Anatomy of the paranasal sinuses, osteomeatal complex, and nasal walls
Maxillary sinuses [Figure 1]
|Figure 1: A coronal computed tomography image showing the osteomeatal complex and the nasal cavity. (1) Maxillary sinus, (2) maxillary ostium, (3) infundibulum, (4) ethmoidal bulla, (5) middle nasal turbinate, (6) uncinated process, (7) inferior nasal turbinate, (8) hiatus semilunaris, (9) nasal septum|
Click here to view
It is pyramidal in shape with the apex in the zygomatic process of the maxilla bone and the base at the lateral wall of the nose. The maxillary sinus drains through its ostium which opens at the posterior part of the infundibulum and empties into the middle meatus in the lateral wall of the nose [Figure 1]. Sometimes, accessory ostium if present opens anterior or posterior to the lower part of the uncinate process of the inferior turbinate.
The ethmoidal bone has four delicate structures; a horizontal lamina called the cribriform plate, a perpendicular plate, and two lateral masses called the labyrinths [Figure 2]. The lateral wall of the labyrinth is a paper-thin bone which forms the medial wall of the orbit. Each ethmoidal labyrinth consists of multiple thin-walled, highly variable air cells arranged in three groups; anterior, middle and posterior clusters. The anterior and middle ethmoid cells open only at their aperture which drains through the infundibulum into the middle meatus at the lateral wall of the nasal cavity. The ostia of the posterior air cells open into the superior meatus. The superior and middle nasal conchae project from the medial wall of the ethmoid sinus.
|Figure 2: Axial computed tomography image shows the sphenoid sinuses and the sphenoethmoidal recess (arrows), Ethmoidal labyrinths (star)|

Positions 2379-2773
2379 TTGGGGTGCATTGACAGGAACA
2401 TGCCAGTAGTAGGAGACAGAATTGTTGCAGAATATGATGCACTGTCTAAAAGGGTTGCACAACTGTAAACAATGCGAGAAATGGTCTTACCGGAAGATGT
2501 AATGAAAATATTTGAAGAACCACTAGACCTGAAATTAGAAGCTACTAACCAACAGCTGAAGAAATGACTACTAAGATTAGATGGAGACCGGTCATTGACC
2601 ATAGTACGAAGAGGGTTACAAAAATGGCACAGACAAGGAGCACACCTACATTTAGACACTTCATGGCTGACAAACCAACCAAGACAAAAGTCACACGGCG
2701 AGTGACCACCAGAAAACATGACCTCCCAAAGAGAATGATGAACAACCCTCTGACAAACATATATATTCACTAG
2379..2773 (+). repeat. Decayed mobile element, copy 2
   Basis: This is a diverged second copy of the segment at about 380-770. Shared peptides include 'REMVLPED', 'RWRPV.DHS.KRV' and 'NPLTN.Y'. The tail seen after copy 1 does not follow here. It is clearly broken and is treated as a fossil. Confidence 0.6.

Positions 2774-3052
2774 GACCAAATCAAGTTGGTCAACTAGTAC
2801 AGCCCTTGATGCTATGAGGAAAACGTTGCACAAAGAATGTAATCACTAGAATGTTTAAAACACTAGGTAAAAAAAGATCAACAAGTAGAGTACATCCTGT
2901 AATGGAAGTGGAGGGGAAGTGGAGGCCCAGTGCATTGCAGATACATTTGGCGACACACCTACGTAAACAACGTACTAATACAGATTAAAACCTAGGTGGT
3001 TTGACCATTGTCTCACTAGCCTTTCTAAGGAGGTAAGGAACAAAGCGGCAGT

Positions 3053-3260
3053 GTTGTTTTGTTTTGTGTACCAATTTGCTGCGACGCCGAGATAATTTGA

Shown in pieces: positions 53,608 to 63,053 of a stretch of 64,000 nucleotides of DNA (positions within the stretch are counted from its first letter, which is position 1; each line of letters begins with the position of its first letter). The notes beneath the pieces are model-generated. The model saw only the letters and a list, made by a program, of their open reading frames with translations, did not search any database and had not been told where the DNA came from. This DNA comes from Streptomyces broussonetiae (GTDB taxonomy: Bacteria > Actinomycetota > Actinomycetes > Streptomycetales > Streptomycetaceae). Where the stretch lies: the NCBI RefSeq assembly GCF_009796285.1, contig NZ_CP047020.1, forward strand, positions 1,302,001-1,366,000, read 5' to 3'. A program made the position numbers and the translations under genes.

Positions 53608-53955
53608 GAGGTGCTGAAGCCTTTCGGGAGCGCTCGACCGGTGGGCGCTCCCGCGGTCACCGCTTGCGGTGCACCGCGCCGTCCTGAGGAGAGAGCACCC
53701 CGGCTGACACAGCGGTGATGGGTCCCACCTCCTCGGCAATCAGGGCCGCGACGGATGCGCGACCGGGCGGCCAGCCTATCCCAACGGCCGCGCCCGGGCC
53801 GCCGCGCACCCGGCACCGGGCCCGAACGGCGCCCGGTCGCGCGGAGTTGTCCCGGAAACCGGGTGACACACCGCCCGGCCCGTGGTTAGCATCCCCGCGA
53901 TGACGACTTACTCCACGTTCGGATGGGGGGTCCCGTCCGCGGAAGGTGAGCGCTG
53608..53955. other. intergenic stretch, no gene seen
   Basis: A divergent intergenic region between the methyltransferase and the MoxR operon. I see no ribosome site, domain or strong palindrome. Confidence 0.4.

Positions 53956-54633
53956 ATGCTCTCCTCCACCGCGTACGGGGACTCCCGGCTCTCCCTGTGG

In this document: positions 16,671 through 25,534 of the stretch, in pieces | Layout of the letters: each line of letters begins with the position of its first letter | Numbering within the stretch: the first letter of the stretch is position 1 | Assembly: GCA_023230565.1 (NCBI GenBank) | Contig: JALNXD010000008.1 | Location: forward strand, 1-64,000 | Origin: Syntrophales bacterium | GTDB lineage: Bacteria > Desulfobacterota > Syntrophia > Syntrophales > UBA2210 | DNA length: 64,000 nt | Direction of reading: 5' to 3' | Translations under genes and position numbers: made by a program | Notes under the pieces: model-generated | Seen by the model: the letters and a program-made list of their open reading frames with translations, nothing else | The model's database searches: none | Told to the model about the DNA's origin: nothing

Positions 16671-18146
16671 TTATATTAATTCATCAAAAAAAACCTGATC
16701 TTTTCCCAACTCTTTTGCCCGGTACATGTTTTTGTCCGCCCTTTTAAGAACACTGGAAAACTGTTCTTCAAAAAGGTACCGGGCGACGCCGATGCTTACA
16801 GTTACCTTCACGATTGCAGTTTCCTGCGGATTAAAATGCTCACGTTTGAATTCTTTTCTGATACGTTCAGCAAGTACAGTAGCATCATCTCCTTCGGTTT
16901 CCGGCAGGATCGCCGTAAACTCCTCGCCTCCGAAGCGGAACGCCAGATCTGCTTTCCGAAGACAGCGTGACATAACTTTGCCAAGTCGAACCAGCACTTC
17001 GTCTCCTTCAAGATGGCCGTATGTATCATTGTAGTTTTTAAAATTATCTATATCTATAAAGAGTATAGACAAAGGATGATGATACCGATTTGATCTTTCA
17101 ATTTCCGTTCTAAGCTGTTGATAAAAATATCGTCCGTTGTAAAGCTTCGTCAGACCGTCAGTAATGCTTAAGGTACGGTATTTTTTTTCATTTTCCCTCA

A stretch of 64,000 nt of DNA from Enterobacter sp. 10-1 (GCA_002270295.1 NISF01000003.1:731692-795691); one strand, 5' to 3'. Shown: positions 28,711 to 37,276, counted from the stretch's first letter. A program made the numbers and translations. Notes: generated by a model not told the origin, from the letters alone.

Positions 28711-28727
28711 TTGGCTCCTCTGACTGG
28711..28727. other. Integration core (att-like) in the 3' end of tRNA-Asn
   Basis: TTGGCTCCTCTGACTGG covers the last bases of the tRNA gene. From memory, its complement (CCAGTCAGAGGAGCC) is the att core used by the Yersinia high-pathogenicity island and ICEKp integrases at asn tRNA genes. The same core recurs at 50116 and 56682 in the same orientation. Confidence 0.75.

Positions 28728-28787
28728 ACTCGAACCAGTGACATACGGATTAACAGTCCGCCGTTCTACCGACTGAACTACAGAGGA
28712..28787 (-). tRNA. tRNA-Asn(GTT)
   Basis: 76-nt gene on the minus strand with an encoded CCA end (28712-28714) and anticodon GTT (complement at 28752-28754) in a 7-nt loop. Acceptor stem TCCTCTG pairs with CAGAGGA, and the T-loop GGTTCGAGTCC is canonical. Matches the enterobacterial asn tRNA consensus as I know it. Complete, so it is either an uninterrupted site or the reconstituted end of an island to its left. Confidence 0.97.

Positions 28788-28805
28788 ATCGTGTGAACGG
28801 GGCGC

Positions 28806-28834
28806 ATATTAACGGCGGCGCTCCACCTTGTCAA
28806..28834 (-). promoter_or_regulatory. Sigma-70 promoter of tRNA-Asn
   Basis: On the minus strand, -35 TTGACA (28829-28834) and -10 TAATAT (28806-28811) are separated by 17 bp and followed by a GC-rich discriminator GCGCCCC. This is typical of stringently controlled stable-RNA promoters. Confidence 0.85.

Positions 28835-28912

Click here to view
Sphenoid bone contains paired sphenoid sinuses which are separated by thin bony septum. The sphenoid sinus is the most variable cavity of the human body, which makes it difficult to approach and assess the sinuses, and it is surrounded by important structures such as the internal carotid artery, optic nerve (ON), and vidian canal. Each ostium opens into the sphenoethmoidal recess behind the superior [Figure 2].
It lies between the outer and inner tables of the frontal bone in the diploic tissue. The two sinuses are commonly unequal in size and are separated by a bony septum in the midline. The sinus drain through frontal recess [Figure 3] which is an hourglass-shaped structure and usually drains into the middle meatus in 62% or into the ethmoid infundibulum in 38%. maxillary sinus linking the with the nasal cavity through maxillary sinus ostium and the infundibulum. The infundibulum is bounded superiorly by the hiatus semilunaris and ethmoid bulla, inferiorly by the maxillary sinus, laterally by the inferomedial wall of the orbit and medially by the uncinate process and [Figure 1].
|Figure 3: Sagittal computed tomography image of the (1) paranasal sinus shows frontal sinus, ethmoidal sinus (arrow) and sphenoidal sinus (asterisk)|
Click here to view